Some insurance companies are turning to a new method to track the progress of their IT projects, a concept called project portfolio management (PPM). PPM has its origins in the techniques applied to manage financial portfolios.

In this case, IT projects are collected in an IT portfolio and treated as investments. Like financial investments, theyre reviewed and controlled as one set of interrelated activities. This approach ensures IT projects are well-balanced in terms of size, risk and payoff, while facilitating better alignment between IT and the business and controlling costs.

While technology to manage IT projects has been available for the last few years, only recently has it become sophisticated enough truly to assist executives with prioritizing workload, ranking initiatives by business value and managing resources.

PPM software is an analytical application that allows users to ensure that project investments are aligned with key business objectives, optimizing resources and decreasing project failure rates.

PPM solutions automate and support the project lifecycle of prioritization, selection, execution and completion, providing strategic analysis at each point in this process.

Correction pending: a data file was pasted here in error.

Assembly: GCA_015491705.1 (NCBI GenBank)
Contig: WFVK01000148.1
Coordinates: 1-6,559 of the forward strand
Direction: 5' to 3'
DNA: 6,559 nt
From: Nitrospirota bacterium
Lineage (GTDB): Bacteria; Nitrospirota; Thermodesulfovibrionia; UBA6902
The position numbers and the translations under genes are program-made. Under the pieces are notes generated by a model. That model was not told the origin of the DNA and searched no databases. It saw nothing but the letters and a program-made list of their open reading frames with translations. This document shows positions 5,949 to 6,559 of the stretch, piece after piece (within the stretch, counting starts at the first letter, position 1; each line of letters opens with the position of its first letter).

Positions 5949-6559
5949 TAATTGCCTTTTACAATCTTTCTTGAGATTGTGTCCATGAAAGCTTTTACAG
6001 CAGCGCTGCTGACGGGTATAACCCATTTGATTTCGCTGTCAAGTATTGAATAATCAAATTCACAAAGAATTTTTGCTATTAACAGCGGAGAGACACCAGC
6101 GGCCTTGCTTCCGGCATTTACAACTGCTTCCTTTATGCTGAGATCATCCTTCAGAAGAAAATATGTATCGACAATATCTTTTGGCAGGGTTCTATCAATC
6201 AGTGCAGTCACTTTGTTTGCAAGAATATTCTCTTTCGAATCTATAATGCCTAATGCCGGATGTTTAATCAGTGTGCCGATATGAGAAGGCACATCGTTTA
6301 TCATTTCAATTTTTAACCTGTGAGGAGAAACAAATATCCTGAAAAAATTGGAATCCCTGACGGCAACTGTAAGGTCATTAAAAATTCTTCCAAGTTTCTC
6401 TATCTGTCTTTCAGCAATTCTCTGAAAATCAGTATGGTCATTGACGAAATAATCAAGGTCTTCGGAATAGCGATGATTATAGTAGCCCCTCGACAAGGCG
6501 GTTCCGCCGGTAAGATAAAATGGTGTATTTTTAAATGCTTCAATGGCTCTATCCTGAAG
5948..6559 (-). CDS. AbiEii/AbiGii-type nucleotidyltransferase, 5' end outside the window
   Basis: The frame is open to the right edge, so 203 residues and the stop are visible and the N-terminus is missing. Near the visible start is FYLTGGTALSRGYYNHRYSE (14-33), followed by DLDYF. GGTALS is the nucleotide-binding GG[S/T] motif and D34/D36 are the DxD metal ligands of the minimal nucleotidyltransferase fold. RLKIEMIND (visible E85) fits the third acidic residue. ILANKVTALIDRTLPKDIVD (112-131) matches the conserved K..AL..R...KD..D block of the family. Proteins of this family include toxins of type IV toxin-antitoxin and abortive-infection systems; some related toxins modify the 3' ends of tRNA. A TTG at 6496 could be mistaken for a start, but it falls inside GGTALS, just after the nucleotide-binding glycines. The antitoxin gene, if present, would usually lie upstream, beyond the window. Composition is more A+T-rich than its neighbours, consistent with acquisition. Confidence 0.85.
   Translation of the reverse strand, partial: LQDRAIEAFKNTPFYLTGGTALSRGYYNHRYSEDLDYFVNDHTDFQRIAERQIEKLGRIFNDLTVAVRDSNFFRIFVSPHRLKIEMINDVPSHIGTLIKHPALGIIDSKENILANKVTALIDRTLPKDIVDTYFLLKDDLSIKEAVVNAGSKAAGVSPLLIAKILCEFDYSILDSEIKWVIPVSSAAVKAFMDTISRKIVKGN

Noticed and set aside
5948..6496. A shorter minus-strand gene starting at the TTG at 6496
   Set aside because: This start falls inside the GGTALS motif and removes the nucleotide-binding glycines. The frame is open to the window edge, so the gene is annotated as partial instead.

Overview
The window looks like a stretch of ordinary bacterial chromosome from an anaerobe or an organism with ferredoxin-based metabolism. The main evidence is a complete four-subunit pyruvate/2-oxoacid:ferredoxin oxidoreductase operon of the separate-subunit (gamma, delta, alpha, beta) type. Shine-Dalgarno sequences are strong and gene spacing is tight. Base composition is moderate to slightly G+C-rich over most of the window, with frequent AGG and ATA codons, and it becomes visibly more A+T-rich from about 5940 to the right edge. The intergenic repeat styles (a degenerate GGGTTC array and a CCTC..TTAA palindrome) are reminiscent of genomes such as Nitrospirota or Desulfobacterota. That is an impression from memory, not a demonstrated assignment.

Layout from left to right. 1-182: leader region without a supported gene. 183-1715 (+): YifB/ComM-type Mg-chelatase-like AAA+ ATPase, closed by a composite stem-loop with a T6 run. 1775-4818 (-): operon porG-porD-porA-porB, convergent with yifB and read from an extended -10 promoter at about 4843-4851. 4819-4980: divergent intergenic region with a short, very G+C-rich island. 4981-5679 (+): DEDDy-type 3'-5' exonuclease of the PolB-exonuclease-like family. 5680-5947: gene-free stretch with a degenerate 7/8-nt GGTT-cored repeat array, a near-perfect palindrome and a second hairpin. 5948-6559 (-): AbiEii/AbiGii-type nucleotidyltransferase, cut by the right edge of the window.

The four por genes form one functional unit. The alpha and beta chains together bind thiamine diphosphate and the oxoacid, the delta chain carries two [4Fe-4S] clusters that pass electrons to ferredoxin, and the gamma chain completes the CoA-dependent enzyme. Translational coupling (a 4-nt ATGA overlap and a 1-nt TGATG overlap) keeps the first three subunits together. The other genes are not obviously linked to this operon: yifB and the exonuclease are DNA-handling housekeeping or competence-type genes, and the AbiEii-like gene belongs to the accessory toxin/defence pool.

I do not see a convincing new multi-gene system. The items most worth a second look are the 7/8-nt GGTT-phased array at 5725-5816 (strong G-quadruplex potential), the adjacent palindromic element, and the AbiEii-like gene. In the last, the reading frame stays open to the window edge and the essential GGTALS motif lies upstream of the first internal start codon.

The real value of a PPM solution is that it can provide an organization with a unified view of all its IT projects by viewing multiple projects across multiple metrics, including ROI, risk and strategic alignment. Using a PPM solution, an insurance company brings the strategic direction of executives down to the level of individual projects and individual project managers.

A key component of a PPM solution is that rather than evaluating projects once a year, it monitors and analyzes them continuously. Portfolios continuously are reevaluated during the course of project execution to ensure that assumptions were correct and that projects are behaving as intended. This gives management actionable reporting for the continuous optimization of resources and portfolio performance.

PPM solutions give organizations a structure for planning and evaluating IT projects by requiring a business case for each project. Using a Web-based PPM system, anyone in the organization can submit a project request by completing a form online with the nature of the request, its priority, the estimated benefits and time-to-benefit, estimated cost, and the requested timeline for beginning and finishing the project.